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Many adolescent boys with a varicocele will have "catch-up" growth that reduces their testicular size discrepancy without requiring surgical repair, according to research published in the July issue of Urology.
TUESDAY, July 22 (HealthDay News) -- Many adolescent boys with a varicocele will have "catch-up" growth that reduces their testicular size discrepancy without requiring surgical repair, according to research published in the July issue of Urology.
Mark A. Preston, of the Children's Hospital of Eastern Ontario in Ottawa, Ontario, Canada, and colleagues assessed 33 boys with a median age of 13.4 years, almost all of whom presented with grades 3 and 2 varicocele. The subjects were followed for a median 2.1 years. One patient required surgical intervention during the study for pain, and two others needed surgery for worsening testicular hypotrophy.
Among the boys with a larger right testicle at diagnosis, the researchers noted a significant decrease in the percentage difference between the left and right testicular volumes over time, even after adjusting for factors including need for intervention. In the 14 boys with more than a 20 percent testicular size discrepancy at diagnosis who were managed conservatively, half showed acceptable catch-up growth, the investigators found.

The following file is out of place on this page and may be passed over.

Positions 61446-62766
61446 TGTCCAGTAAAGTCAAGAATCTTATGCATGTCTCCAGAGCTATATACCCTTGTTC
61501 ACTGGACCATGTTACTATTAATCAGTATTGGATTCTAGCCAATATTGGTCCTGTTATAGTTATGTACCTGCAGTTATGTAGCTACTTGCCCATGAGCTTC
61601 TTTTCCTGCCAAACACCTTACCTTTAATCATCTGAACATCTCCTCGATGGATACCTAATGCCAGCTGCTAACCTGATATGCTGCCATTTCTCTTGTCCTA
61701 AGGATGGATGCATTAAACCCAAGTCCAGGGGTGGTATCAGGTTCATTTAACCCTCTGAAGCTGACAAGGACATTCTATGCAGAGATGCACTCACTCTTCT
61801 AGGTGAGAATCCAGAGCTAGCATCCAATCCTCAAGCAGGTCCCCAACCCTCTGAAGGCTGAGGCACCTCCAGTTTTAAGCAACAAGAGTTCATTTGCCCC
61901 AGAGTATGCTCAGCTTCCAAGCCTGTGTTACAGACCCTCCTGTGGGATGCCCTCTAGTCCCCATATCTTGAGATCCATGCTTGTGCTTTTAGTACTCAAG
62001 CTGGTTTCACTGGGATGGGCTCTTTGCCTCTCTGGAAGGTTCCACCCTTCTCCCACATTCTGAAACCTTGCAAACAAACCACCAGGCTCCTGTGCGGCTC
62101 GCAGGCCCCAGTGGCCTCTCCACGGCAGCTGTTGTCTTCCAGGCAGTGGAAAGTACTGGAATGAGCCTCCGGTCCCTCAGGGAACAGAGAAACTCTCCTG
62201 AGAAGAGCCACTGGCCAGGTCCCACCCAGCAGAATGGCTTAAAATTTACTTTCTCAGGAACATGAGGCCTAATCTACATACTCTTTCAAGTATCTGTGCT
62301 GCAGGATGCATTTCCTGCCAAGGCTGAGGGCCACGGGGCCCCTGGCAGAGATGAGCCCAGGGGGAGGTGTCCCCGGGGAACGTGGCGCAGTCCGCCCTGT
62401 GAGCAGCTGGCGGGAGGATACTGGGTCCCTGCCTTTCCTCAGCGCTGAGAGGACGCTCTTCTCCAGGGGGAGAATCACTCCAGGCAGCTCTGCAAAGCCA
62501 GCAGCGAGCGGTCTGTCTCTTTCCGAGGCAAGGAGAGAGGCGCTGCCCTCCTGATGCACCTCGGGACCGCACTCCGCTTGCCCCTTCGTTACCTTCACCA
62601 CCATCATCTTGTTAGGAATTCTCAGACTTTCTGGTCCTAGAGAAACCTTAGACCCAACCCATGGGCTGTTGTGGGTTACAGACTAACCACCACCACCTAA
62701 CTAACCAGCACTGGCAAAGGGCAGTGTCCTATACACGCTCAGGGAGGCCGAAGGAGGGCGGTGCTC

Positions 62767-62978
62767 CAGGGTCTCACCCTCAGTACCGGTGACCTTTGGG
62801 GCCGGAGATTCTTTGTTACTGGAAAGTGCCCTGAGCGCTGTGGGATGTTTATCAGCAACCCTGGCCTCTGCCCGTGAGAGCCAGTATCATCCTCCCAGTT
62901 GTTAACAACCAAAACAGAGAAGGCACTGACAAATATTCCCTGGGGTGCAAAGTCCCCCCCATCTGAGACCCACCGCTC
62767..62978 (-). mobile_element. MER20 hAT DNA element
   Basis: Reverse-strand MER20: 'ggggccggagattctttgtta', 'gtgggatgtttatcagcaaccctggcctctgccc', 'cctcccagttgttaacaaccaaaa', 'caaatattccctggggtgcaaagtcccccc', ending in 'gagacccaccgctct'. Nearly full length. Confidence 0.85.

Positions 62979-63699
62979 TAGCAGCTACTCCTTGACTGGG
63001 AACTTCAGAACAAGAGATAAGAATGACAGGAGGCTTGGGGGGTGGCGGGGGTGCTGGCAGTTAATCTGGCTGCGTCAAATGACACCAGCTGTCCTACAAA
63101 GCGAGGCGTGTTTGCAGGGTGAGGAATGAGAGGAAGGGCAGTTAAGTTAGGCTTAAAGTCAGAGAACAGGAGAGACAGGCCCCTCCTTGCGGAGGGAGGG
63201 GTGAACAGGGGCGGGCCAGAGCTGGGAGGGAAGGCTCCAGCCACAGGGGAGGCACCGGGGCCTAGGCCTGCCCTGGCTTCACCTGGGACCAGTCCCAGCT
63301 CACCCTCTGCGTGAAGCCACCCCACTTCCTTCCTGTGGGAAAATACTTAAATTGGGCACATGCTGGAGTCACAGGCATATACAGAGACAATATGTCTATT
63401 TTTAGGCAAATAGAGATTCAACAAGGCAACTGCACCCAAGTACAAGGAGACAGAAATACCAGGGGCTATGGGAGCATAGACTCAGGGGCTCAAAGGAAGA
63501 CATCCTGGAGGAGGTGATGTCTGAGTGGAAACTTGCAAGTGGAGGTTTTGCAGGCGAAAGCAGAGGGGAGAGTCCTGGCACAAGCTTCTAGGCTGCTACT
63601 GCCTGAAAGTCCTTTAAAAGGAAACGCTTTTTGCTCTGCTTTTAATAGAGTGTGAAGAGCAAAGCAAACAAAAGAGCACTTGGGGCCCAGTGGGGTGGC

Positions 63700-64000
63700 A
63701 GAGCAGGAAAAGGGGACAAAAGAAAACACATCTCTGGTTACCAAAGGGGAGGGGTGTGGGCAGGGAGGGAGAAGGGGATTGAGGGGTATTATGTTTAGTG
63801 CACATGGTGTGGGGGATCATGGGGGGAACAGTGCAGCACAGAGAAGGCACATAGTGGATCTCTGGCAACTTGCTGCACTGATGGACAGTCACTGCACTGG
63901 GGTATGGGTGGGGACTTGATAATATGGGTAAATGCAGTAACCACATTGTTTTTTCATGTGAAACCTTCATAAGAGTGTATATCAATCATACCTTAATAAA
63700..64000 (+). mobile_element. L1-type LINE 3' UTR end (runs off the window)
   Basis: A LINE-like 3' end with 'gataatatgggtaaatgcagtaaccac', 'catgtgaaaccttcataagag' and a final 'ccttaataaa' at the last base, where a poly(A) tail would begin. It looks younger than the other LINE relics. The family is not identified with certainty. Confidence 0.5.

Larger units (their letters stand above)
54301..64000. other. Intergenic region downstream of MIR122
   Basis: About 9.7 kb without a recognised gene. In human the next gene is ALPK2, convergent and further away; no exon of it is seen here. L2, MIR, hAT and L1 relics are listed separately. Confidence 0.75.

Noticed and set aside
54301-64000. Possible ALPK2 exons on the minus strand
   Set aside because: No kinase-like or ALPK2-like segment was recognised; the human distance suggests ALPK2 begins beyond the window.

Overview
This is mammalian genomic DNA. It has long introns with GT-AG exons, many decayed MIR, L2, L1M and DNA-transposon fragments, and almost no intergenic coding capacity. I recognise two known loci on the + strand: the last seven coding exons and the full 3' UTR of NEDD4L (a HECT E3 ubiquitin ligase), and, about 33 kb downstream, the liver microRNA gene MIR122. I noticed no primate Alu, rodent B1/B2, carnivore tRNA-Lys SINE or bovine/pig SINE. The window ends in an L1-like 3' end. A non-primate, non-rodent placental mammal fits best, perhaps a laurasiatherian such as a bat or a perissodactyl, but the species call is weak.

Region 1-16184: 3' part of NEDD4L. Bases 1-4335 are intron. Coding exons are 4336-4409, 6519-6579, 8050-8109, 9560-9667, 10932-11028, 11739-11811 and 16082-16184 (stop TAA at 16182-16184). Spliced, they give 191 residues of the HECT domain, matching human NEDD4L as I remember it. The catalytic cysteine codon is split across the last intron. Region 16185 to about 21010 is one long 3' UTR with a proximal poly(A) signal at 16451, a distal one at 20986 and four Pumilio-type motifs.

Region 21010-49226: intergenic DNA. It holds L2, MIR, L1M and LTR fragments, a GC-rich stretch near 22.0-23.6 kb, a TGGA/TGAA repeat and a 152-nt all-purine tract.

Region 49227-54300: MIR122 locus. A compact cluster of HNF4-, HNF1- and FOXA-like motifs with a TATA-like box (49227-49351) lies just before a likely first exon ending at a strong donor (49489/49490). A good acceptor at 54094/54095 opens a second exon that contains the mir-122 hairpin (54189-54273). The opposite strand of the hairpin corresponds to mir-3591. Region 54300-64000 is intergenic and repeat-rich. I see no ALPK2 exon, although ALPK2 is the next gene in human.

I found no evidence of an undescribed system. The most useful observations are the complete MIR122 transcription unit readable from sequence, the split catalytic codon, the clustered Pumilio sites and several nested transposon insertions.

"This knowledge leads us to question the absolute surgical indication for varicocele repair stating that a testicular size differential of greater than 20 percent requires repair. Instead, our study indicates the need for close follow-up with serial ultrasound measurements to catch those who have an increasing size differential. If the trend reveals an increasingly severe testicular asymmetry, surgery is still indicated. However, if the discrepancy is stable or improving, continued conservative management with close observation is warranted," the authors conclude.
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